Going Back to Calcasset? Bestselling Author Linda Holmes Didn’t Think So

In Flying Solo, the follow-up to her debut novel, Evvie Drake Starts Over, Holmes returns to her make-believe midcoast hamlet — and to themes of independence, acceptance, and belonging.

Photo by Cassidy Duhon
By Brian Kevin
From our June 2022 issue
Flying Solo is out now, from Ballantine Books. thisislindaholmes.com

Linda Holmes never thought she’d revisit Calcasset, the close-knit, made-up Maine harbor town where she set her smash of a 2019 first novel Evvie Drake Starts Over. Then, the pandemic happened. It was damn hard to write while cooped up and isolated in her DC home, explains Holmes, a longtime pop-culture critic for National Public Radio. A familiar setting was a comfort, a place where she knew the lay of the imaginary land. So her new book, Flying Solo, finds its protagonist, Laurie Sassalyn, returning to breezy, briny Calcasset, on a break from a mildly glamorous journalism career in mildly glamorous Seattle. As Laurie probes a mystery surrounding a handsome old duck decoy hidden among the effects of a late aunt — a beloved, unmarried role model — she also works through some thorny feelings about a recently broken engagement, an old flame rekindled, and her charmingly insular Maine hometown. We asked Holmes about her sophomore novel and the possibility of a Calcasset Extended Universe.

When did your fondness for Maine originate?
When I was a kid, probably from about age 10 to 14, my family lived in the Philadelphia area, but we rented a place from people we knew on Spruce Head Island, near Rockland. This would have been in the early 1980s, but many years later, when my sister and I were adults and my sister had kids, my whole family went back and stayed a couple summers and sort of rekindled that appreciation.

What did those childhood summers look like?
Very laid back. We went out on a fishing boat, deep-sea fishing, mostly for cod. My sister and I would spend a lot of time just walking around on the rocks, picking them up and looking under. We’d go into Rockland or to [South Thomaston’s] Lobster Lane Bookshop. Just kind of kicking around, you know?

I feel like I had Calcasset pegged for Rockland before I was too deep into your first book.
If you know the town, I think it is very easy to identify that it’s either Rockland or right next to it. It is to some degree a tourist’s eye view, but it’s a very loving and affectionate one.

Will you keep setting stories there? Is this your Avonlea or Lake Wobegon?
I think it will probably be just these two — I don’t have plans to write any more set there. But I have had those moments where I’ve been like, should I be doing that? Is that a thing that would be fun to do? Probably it would, but you know, if you write about one town, you’re kind of stuck with what the demographics of that town are, the size of it, its history, the kinds of people who live there. For me, I think I would love to write those books over and over again, but I just have other books I want to write more.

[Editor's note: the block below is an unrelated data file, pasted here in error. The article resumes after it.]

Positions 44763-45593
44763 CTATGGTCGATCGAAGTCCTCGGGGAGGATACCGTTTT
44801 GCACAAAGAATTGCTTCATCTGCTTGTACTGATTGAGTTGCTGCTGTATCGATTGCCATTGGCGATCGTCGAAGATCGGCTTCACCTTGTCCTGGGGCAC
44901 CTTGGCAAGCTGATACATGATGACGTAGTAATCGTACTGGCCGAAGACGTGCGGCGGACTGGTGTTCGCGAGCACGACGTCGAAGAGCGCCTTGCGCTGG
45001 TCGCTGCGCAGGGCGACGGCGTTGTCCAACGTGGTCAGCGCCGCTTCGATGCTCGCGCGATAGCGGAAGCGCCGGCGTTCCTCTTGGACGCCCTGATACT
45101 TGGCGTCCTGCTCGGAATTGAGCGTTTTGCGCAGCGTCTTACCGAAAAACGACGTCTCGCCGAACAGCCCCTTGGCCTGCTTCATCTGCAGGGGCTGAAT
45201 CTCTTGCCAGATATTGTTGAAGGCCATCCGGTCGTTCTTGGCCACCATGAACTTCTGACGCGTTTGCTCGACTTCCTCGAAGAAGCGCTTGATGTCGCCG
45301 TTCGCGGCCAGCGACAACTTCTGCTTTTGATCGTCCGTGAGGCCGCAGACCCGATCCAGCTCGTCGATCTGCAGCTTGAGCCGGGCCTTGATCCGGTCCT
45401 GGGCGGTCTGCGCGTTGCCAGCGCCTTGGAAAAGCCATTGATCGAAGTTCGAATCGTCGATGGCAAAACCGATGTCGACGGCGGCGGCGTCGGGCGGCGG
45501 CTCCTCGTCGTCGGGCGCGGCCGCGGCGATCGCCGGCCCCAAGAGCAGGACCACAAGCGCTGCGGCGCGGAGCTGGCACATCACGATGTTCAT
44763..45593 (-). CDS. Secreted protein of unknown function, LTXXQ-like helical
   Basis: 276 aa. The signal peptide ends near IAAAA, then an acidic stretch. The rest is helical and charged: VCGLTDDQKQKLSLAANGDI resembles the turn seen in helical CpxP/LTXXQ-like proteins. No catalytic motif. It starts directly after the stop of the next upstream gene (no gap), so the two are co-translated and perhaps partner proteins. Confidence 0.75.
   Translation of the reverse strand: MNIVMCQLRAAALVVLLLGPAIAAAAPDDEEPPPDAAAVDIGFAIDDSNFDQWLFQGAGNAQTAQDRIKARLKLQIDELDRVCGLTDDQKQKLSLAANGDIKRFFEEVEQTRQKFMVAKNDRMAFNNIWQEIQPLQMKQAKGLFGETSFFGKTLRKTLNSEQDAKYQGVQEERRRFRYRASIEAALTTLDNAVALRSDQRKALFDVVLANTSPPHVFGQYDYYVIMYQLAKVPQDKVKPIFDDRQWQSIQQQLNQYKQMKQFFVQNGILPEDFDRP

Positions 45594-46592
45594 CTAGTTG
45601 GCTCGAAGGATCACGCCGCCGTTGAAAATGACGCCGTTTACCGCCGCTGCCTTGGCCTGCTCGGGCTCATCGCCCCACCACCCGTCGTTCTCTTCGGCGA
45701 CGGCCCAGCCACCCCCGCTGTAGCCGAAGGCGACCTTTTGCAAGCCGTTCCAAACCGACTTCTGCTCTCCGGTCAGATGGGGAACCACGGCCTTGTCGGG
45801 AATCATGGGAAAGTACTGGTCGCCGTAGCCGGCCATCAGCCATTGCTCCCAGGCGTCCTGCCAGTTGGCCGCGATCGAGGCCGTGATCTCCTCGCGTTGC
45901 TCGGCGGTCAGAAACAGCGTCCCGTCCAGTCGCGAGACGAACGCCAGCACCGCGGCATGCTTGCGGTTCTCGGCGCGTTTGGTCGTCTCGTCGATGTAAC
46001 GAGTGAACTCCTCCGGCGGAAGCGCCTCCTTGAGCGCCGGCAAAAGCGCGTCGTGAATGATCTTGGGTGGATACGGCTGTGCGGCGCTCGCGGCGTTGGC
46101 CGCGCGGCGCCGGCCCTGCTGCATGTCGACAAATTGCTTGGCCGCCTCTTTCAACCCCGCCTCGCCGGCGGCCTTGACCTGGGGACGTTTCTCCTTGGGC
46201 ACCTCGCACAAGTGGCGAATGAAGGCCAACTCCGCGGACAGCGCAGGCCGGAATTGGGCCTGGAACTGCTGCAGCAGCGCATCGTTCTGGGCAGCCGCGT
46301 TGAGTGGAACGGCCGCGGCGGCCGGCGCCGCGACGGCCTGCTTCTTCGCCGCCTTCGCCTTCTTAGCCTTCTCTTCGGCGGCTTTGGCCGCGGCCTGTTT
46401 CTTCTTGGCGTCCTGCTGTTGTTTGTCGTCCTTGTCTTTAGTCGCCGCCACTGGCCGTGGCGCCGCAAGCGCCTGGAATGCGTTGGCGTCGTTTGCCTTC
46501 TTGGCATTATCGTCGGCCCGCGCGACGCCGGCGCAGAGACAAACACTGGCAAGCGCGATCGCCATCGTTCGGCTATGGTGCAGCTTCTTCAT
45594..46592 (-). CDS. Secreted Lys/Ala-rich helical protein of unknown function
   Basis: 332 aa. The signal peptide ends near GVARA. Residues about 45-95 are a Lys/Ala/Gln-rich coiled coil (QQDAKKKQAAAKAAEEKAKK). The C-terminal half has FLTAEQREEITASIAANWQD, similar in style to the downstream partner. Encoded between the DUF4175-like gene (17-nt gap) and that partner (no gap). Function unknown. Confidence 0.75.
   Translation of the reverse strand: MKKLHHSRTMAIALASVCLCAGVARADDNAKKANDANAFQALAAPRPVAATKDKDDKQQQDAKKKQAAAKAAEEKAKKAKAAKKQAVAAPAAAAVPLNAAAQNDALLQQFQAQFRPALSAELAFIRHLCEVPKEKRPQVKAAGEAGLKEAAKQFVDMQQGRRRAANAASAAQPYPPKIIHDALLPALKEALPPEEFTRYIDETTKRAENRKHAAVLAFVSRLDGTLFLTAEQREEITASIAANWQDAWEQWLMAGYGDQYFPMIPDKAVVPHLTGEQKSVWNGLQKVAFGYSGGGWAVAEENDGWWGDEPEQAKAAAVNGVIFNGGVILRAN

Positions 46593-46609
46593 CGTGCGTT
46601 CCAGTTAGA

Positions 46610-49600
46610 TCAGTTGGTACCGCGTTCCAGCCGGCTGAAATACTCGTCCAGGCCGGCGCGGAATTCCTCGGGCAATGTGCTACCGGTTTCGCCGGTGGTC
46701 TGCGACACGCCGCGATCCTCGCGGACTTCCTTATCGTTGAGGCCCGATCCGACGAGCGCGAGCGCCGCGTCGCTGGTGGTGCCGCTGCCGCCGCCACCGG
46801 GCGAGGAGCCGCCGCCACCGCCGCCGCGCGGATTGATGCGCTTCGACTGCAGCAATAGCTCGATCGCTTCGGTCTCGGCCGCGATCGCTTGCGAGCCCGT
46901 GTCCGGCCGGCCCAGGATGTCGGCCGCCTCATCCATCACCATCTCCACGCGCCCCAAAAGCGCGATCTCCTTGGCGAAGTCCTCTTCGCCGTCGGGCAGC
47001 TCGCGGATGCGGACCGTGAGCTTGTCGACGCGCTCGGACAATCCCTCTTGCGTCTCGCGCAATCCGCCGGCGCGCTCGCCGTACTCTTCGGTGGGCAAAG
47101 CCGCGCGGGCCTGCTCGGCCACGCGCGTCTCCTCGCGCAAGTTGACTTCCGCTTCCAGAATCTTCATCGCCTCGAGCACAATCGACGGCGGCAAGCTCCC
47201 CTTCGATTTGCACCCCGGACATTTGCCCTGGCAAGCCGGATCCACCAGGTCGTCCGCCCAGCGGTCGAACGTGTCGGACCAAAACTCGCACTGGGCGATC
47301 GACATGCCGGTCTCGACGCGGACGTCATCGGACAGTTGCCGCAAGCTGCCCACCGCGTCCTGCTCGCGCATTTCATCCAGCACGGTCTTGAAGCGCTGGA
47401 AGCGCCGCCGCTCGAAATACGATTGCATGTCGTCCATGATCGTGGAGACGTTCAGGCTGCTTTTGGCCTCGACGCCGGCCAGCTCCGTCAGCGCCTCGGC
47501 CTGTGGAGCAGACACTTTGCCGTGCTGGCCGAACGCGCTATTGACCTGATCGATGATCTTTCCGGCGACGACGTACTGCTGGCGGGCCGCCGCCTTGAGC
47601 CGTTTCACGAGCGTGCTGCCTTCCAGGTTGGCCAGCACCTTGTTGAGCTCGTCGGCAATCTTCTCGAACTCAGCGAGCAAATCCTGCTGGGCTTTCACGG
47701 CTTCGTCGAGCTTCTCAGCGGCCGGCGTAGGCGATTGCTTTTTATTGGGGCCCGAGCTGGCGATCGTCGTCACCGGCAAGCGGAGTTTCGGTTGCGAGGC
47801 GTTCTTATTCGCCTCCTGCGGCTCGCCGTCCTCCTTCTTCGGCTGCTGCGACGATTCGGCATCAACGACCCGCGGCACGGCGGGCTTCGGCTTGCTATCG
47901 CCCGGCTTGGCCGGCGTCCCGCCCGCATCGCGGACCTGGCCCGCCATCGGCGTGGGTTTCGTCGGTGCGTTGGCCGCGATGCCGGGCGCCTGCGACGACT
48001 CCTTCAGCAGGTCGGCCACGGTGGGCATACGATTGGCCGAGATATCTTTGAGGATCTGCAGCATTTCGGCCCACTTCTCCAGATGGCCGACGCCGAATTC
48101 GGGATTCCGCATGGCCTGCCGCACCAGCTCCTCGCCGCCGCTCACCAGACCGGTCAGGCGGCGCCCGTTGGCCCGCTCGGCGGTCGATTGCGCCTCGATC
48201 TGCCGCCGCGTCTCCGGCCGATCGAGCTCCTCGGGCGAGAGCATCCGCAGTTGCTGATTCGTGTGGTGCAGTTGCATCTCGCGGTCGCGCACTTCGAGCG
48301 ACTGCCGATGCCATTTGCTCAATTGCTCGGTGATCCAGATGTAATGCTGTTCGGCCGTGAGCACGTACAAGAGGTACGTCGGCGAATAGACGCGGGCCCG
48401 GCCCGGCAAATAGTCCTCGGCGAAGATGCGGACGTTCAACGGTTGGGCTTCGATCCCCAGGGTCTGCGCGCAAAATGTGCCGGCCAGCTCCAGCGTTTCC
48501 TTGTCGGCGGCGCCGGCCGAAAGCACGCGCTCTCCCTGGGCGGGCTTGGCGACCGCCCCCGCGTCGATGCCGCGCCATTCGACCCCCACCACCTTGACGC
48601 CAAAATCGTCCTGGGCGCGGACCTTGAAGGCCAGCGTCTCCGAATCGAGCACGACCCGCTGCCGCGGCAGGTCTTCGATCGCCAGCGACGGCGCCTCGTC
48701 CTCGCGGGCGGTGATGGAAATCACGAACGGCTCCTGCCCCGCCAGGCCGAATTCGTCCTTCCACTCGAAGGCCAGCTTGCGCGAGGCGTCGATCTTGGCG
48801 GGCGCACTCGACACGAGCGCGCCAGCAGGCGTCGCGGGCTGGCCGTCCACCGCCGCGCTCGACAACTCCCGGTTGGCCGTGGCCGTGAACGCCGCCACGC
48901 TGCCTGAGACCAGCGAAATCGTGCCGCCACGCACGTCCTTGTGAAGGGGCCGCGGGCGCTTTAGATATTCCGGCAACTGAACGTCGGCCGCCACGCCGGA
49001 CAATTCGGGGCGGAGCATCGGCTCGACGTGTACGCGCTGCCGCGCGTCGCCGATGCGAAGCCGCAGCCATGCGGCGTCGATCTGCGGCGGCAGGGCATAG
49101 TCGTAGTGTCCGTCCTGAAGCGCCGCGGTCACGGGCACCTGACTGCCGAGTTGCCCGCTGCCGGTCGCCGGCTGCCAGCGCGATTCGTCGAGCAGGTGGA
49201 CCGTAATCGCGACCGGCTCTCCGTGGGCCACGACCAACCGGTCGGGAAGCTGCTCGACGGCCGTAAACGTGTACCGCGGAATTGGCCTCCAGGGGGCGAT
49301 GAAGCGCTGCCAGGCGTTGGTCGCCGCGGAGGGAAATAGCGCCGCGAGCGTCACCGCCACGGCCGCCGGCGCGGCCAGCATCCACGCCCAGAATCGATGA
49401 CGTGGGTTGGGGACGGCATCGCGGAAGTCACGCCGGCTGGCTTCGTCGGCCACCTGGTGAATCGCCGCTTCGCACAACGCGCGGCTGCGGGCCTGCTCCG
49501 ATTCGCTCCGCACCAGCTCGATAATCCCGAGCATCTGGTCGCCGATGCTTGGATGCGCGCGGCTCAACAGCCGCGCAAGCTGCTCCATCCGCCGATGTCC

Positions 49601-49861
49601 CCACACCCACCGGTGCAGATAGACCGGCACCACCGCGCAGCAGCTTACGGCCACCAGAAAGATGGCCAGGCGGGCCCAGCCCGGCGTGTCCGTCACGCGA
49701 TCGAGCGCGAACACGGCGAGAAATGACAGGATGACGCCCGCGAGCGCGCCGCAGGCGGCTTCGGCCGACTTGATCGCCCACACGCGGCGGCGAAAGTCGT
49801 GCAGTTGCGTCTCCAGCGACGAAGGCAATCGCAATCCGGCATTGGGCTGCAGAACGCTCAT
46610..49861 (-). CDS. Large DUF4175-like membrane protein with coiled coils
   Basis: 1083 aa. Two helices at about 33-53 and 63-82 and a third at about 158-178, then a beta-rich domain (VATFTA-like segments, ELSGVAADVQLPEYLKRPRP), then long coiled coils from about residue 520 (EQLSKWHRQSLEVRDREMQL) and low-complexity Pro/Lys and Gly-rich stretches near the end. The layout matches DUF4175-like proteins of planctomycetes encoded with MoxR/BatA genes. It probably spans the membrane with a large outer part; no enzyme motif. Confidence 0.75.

Evvie Drake, in your first book, has spent her whole life in Calcasset, while Laurie, in Flying Solo, has moved away. How much is this small-town coastal Maine setting integral to who those characters are?
There’s something about places where people know each other and feel connected to each other — as opposed to a place like New York or Chicago — where, if you’re talking about staying or going, it’s almost like leaving a university setting, where you really feel like you are very tightly woven into that fabric. So these are two books about two women who feel really differently about this same town, with the same lovely qualities. For Evvie, it’s a place that she wants to be at peace with because she loves it, and she wants to feel like her relationships with people there are honest and like they know her, because she does love it there. Laurie, on the other hand, is someone who left, wanting different things.

There can be a tension here in Maine between those two types of people.
I thought a lot about that — staying versus going. And in this second book, I think one of the things Laurie is trying to do, in a couple of her close relationships with people who have stayed, is be at peace with the fact that either of those decisions can be a good decision, depending on who you are and what you want.

Any particular spots here that inspired these books?
In Flying Solo, there’s a scene that takes place at the Calcasset Library. In my head, the bottom floor is the library at my high school, but the top floor is the reading room at the Camden Public Library, which is extremely beautiful, and I wrote a big chunk of the second draft of Evvie there, during a week that I spent in Camden. It’s on this hill, and it’s just absolutely gorgeous.

Scandalous, though, plunking the Camden library into a stand-in for Rockland, given old rivalries.
I know! It’s funny, because Rockland is different vibe-wise, but I definitely remixed elements of those two towns a bit into Calcasset. This is one of the nice things about dramatic license.